Health and the Rule of Three

When policy debates heat up, it’s not enough for policy analysts to run the numbers and for political analysts to count votes and gauge the influence of affected interests. You also need communicators to craft a crisp, clean message. One that resonates with listeners consciously and, if possible, subconsciously.

Every word counts. As a result, one of the key communication battlegrounds is very basic: What do you call the policy?  If you can win the naming battle, you are a long way toward winning the policy war.

Having participated in a number of these debates, I would like to offer the following conjecture, which I will boldly characterize as a rule:

The Rule of Three:  If debate about an economic policy is sufficiently important, that policy will have three different names: one used by proponents, one used by opponents, and one used by non-partisan agencies that don’t want to take sides.

That rule is asserting itself today in the debate over reforming the health care system, much as it did in the debate over Social Security a few years ago.

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Linkfest

Some good items elaborating on topics I’ve discussed in the past week:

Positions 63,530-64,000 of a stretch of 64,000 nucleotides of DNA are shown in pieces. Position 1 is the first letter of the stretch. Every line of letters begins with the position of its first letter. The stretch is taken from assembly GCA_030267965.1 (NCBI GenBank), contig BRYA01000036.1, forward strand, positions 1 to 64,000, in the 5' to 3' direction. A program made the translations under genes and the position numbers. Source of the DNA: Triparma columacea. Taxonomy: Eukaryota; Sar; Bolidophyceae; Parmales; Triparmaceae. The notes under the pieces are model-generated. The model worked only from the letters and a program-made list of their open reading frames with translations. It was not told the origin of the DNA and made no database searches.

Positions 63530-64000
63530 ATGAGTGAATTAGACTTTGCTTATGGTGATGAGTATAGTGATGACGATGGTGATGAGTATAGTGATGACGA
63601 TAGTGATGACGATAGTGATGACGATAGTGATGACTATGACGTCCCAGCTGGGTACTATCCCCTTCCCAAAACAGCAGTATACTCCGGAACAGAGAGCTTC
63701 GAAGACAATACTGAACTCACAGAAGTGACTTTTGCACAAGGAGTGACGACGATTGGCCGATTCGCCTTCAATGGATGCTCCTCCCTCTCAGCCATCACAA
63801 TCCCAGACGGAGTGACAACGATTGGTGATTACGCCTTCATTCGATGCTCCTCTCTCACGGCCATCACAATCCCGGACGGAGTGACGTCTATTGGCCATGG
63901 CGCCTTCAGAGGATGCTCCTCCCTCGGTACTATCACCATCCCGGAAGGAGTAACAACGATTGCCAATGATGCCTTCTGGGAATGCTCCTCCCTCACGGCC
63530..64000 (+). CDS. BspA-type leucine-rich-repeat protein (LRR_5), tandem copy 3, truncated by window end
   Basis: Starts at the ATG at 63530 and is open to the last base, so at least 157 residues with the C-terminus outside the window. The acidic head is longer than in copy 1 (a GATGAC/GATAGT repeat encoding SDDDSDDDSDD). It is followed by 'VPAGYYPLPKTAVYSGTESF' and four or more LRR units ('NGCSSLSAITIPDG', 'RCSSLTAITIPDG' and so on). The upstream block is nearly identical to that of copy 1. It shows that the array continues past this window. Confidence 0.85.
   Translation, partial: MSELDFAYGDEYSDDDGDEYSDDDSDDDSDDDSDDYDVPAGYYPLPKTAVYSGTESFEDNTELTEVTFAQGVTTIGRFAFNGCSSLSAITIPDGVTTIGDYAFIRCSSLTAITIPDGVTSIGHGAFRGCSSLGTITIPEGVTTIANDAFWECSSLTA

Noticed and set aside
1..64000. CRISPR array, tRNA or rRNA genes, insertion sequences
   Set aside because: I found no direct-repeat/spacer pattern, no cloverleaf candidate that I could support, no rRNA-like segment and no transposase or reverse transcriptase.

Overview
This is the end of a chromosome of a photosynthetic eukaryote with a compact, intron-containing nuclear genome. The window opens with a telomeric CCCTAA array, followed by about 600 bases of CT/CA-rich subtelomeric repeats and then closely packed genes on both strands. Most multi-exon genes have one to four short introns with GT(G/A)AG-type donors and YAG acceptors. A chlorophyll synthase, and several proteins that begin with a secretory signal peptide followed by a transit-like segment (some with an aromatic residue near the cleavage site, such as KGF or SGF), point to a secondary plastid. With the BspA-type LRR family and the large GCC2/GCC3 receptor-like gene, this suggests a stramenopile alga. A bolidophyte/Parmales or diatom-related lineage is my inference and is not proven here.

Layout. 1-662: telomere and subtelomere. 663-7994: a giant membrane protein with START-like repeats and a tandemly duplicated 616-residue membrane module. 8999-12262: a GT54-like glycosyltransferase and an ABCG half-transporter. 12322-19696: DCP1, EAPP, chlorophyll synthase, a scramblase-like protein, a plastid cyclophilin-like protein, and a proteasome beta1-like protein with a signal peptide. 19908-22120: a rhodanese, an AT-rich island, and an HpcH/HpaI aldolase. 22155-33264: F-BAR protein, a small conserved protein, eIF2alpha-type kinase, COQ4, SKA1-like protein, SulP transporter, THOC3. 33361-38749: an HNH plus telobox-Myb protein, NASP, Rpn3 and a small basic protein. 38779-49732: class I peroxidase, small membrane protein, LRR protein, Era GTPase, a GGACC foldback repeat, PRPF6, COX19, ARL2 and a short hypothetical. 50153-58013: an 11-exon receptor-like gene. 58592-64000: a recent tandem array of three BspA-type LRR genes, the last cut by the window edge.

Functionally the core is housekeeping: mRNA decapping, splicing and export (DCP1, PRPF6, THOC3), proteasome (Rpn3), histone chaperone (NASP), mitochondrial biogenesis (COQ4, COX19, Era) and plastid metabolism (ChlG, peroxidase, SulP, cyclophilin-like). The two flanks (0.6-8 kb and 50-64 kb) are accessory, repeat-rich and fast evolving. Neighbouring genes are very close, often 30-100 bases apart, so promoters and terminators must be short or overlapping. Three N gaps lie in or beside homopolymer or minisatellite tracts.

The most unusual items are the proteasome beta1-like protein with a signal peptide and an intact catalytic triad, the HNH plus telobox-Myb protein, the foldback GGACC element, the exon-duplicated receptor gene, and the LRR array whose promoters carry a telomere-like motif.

Drawing the Line on Health Insurance

Some of CBO’s most important decisions involve principles, not numbers. For example, CBO has to decide when proposed policies should be treated as part of the government — and thus be recorded on the budget for Congressional purposes — and when not. Many calls are easy. But then there’s health insurance reform.

The fine folks at the Congressional Budget Office have a reputation as the number-crunching, uber-geeks of the Congressional budget process.  And that’s a reputation they wear proudly (and I am proud to wear as an alum).

But some of CBO’s most important decisions involve principles, not numbers.  For example, CBO has to decide when proposed policies should be treated as part of the government — and thus be recorded on the budget for Congressional purposes — and when not.  Many calls are easy: taxes and spending are clearly governmental, hence in the budget.  Many regulations (e.g., minimum wages and environmental rules) are clearly outside; they may create benefits and impose costs just as taxes and spending do, but they still leave most choice and control in private hands.

And then there are the hard cases such as health insurance reform.

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